Archival Storage

We have several active and past projects in archival storage, all of which are contributing to the ability to build more efficient, reliable, and secure long-term storage systems. In addition, we maintain a wiki page with links to resources on archival storage systems.

  • Archival Workload Studies: We have produced several detailed studies of archival storage user behavior and system evolution. Our studies provide relevant, up-to-date observations on archival system usage patterns to guide and validate future archival storage designs. Some of the key results we've found include weakening oft-quoted "Write-Once, Read-Maybe" assumption, and identifying that the vast majority of archival traffic comes from purely automated sources.
  • Improving Trace Analysis: Our experiences with analyzing long-term traces have highlighted shortcoming in current tracing and analysis techniques. We are using our experience to design new techniques and "best practices" to improve future traces and analyses, such as using traces and metadata snapshots to improve understanding of system state over time, and techniques for discerning between logger failures and full system crashes when activity rates appear unusually low.
  • Economic Modeling of Long-Term Storage: Understanding economics of long-term preservation is necessary because of tremendous data growth, storage density growth slow down, uncertainty in financial investment market conditions, and increasing need for data preservation. Current business models rely on continuous storage density growth and hence cost-per-byte decline. Given the storage density growth slow down, there is a need to reconsider using disks for long-term preservation. Despite their low upfront cost, disks are expensive in long-term because of their high operational costs. It's time we look for alternative technologies which are more cost-effective than disk in long-term.
  • Secure and Searchable Long-Term Storage: As humanity generates ever-increasing amounts of data that must be stored for decades, we must both protect the data from disclosure and allow users to find information. Since long-term storage can potentially suffer from compromised by a single site or person, we distribute data across multiple archive sites, using techniques derived from POTSHARDS. We are investigating techniques that can then allow this data to be searched without revealing search terms or even significant correlation between documents to archive managers, providing a level of privacy necessary for long-term storage of medical records, sensitive corporate and government data, and personal information such as video and photos.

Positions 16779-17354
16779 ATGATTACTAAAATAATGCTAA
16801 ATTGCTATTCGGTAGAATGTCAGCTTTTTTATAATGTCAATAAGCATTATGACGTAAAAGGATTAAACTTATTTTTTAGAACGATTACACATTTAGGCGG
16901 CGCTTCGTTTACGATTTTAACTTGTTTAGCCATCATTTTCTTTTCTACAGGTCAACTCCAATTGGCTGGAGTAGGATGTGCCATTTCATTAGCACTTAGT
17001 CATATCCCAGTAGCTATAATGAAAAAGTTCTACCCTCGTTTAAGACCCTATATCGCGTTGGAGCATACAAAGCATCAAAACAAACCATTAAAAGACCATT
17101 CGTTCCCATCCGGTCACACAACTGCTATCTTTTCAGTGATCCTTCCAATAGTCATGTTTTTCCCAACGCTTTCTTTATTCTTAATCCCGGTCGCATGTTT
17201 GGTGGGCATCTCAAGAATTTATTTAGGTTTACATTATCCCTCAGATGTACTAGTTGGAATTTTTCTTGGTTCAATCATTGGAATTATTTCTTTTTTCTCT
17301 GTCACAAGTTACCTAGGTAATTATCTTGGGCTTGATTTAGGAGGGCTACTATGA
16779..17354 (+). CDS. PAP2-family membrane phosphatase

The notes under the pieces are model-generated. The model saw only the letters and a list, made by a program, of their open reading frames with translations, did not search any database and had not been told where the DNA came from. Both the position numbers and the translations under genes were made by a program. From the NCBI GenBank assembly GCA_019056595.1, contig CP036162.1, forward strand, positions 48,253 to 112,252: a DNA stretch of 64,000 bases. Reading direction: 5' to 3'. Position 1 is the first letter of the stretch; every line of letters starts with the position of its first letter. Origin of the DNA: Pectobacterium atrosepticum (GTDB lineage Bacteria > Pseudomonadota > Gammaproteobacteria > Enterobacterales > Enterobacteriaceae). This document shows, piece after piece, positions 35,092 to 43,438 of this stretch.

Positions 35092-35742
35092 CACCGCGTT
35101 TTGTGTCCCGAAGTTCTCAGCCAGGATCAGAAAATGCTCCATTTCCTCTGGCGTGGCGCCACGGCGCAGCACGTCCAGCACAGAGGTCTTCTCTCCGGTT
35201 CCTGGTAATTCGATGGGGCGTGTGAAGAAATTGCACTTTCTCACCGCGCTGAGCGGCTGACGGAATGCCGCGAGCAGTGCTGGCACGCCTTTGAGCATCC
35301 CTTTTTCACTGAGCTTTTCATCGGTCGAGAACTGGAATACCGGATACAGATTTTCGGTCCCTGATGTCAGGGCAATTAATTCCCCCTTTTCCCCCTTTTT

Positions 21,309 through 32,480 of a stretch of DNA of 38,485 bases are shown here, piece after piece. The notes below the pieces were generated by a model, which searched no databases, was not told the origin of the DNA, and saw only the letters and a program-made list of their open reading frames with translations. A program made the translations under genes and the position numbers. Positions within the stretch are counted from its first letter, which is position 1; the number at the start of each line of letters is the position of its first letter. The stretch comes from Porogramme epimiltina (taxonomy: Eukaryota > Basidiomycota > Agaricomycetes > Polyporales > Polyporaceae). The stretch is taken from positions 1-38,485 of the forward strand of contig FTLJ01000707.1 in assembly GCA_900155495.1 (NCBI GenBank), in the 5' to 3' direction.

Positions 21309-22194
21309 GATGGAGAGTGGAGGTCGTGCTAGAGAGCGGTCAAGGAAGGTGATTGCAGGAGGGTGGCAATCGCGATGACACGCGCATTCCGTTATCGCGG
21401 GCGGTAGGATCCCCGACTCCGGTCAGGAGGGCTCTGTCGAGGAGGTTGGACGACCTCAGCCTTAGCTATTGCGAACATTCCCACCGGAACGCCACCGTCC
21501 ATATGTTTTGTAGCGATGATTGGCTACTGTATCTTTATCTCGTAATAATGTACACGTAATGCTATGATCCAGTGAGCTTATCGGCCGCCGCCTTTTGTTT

• Archival Workload Studies: We have recently completed and published several studies of both private and public historical and scientific archives, and are looking towards analysis of a newer dataset obtained from the US Library of Congress.
  • Improving Trace Analysis:In this project we are in the midst of initial proof of concept simulations and analysis, creating artificial snapshots and workloads to better understand the strengths and limitations of our proposed techniques
  • Economic Modeling of Long-Term Storage: We answered these questions in our recent work: What is the effect of technological changes on endowment?, What are the economic impacts of technology choices, over time, on long-term preservation? We are working on other questions like 1) In scenarios of running out of endowment, do we compromise on reliability or redundancy? 2) What are the chances of data loss? 3) On-demand or On-premise access? What is the best device to use (given certain capacity to bandwidth ratio)
  • Secure and Searchable Long-Term Storage: We are working towards publishing our initial work on Percival: a framework that leverages pre-indexing, keyed hashing and Bloom filters to enable blinded searching, blinding the archive from knowing what terms are being queried.
  • Past Projects: The following are projects we have worked on in the past
    Logan: A management system to scalably grow, maintain, and evolve a heterogeneous archival storage system
    Computation-Storage Trade-off: Using provenance to reduce storage overhead by storing intermediate and initial inputs and recomputing a dataset on demand
    Pergamum: long-term evolvable storage built from intelligent network-attached bricks with both disk and NVRAM such as flash.
    Deep Store: building more efficient archival storage using deduplication to take advantage of intra-file and inter-file redundancy.
    POTSHARDS: long-term secure storage, which allows the secure preservation of data for decades without relying upon traditional encryption to prevent information leakage.


Last modified 24 Oct 2017